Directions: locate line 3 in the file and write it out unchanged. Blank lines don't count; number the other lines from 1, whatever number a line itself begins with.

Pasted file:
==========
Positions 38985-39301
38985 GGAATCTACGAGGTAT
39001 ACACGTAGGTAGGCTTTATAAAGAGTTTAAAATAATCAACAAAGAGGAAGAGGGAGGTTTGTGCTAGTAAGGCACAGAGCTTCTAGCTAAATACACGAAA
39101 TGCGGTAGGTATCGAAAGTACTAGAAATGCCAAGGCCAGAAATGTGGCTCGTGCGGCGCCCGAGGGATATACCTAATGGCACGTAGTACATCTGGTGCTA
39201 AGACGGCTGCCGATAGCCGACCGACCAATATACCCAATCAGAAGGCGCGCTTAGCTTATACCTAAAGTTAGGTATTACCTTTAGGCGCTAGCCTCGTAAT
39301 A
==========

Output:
39001 ACACGTAGGTAGGCTTTATAAAGAGTTTAAAATAATCAACAAAGAGGAAGAGGGAGGTTTGTGCTAGTAAGGCACAGAGCTTCTAGCTAAATACACGAAA